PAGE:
Sometimes finding a connection is easier than others. If this visitor attended worship with one of your congregation members, maybe a relative or a neighbor, speak with the person with that existing connection first to get a better understanding of the visitor’s situation. That person will know if it would be better for you reach out or if they should follow-up.

Mapping your members will make it easy to find connections with visitors.If the visitor did not attend worship with someone else, the next best thing would be to find a personal connection. Do they have kids? Maybe one of the other families in your church has a school connection with them. Did they give you a home address? Look at a map to find members of your congregation who live in the same neighborhood. Ask them if they know the visitor and would be willing to reach out to them.

Finally, if those options don’t work, create a connection. Find someone in your congregation in a similar situation and ask them to reach out to the visitor. Maybe it is a family with kids the same age, or maybe it is someone who recognized the visitor from work. It could even be a person who lives near the visitor, but has never met them.

The point is this: you don’t have to be the one who makes the first connection with visitors. In many cases, you can choose someone who is even better suited.

3. Extend an (Appropriate) Invitation

Finally, make sure that your follow-up includes a special invitation for the visitor to come back to your church. But first, pick the right event!

You might assume that since this person attended a worship service, they will be most willing to attend another worship service. That very well could be the case, but, keep in mind that Christmas worship is a bit different than most worship services. For one thing, the music is very familiar to most people, since it usually comprises familiar Christmas songs that have been around for decades.

Another thing about Christmas worship? It is very easy for visitors to be anonymous. That might be why they chose Christmas as the time to attend service. For someone who is shy and doesn’t want to be singled out, Christmas worship is very appealing because they will be just one of many visitors. But other weekend worship services might be an entirely different situation, since most attendees will be regular worshippers.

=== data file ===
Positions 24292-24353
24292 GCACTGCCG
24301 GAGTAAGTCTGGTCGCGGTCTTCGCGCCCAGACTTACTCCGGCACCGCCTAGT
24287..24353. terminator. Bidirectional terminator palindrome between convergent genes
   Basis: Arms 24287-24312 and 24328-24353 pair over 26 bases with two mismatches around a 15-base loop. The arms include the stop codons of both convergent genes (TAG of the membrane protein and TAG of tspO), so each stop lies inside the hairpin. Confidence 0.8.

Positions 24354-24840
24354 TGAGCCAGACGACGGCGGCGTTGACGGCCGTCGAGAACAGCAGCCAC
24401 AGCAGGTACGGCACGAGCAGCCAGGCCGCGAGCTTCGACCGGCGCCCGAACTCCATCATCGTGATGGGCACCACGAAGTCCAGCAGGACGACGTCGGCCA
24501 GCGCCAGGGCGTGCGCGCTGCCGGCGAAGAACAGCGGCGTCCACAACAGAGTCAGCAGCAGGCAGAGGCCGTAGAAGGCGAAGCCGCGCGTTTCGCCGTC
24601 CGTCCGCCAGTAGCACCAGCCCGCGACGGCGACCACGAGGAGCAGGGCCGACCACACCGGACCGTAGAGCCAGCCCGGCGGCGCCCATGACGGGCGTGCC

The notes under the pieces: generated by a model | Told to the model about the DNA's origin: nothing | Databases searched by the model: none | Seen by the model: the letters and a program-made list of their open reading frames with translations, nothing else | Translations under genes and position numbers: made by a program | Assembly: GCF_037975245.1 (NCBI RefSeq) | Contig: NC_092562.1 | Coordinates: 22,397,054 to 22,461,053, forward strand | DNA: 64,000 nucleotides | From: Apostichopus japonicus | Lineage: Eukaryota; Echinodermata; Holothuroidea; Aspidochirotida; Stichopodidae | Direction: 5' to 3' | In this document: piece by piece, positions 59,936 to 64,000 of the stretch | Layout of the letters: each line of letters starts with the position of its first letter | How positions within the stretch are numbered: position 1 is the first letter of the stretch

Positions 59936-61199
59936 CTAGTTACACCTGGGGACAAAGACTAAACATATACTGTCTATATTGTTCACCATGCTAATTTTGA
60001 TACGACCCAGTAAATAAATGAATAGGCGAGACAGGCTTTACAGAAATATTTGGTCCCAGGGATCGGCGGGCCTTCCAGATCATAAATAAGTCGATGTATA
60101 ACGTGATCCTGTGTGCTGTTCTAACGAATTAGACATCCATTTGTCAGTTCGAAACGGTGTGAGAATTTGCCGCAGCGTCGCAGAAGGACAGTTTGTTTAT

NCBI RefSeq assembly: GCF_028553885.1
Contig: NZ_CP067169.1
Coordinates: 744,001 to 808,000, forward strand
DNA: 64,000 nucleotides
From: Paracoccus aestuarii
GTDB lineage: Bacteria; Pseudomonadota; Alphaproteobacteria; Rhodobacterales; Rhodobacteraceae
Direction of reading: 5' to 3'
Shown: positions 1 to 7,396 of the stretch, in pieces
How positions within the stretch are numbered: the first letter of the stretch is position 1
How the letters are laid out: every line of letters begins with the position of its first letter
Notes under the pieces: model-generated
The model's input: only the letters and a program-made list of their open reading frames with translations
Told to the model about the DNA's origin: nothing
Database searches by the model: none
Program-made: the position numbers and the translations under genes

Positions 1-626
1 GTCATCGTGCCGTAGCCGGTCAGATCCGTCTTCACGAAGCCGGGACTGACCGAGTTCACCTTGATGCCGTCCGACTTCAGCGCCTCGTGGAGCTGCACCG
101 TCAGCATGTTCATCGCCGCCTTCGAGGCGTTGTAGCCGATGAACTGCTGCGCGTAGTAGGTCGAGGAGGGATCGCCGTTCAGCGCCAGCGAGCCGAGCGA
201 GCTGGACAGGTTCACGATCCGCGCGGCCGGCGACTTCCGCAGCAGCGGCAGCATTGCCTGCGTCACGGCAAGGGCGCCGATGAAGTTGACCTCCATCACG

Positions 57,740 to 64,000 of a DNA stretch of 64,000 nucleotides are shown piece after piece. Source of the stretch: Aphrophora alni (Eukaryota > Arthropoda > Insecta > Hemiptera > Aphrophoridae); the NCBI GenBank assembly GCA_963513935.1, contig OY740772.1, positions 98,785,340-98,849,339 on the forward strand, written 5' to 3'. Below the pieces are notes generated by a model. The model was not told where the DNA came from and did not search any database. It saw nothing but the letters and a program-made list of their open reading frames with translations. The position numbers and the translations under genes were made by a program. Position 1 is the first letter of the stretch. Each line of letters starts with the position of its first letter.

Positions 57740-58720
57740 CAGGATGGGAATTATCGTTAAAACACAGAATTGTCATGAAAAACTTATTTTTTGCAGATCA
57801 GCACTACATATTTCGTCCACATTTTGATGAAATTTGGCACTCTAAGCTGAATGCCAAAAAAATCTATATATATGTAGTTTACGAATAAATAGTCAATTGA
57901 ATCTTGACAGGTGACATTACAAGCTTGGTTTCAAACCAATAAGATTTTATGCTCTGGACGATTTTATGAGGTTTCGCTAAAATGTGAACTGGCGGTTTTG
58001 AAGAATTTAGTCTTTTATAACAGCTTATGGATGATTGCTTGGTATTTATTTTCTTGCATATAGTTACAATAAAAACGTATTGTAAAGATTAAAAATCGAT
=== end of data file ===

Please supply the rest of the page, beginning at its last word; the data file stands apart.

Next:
Consider what other events you can invite these visitors to attend that is outside the realm of a normal worship service. Maybe a Bible study or a fellowship activity. Maybe a children’s or youth ministry event (if they have kids in the appropriate age range). Or maybe just dinner at someone’s house that allows everyone to get to know each other better.

After you choose an event, decide how to invite them. If the visitor provided an email address, then email a personal invitiation (don’t just send an automated email with an RSVP). If they gave you a phone number, call them, and if they gave you an address, stop by their front porch (be careful to be respectful of nap time for families with young children).

Most importantly, keep in mind that while any follow-up is good, a follow-up without an invitiation does not give a visitor the best chance to become engaged in your community, which in turn means they don’t have the best chance to hear the Gospel.

While each of these three steps can leverage technology to make it easier to accomplish, the important element of each step is the personal interaction of the people of your congregation with those who visit. Visitors—or really, people in general—want to communicate with people, not computers. Make sure that technology assists but does not replace your role in this process.

How have you had success connecting Christmas visitors with the Gospel? Let us know in the comments below!


Interested in learning more about the role of technology plays in a congregation and how you can best leverage it? Download our free ebook "Technology & Your Ministry."

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Peter Frank

Written by Peter Frank

Peter Frank is full-time student at Concordia Seminary who also serves part-time at Concordia Publishing House as the Digital Product Owner. His responsibilities include leading Concordia Technology Solutions (CTS), the church management software division. A graduate of Concordia University Wisconsin, his background in theology, business, and technology gives him a unique perspective on technology in the church. He is married and the father of two young children.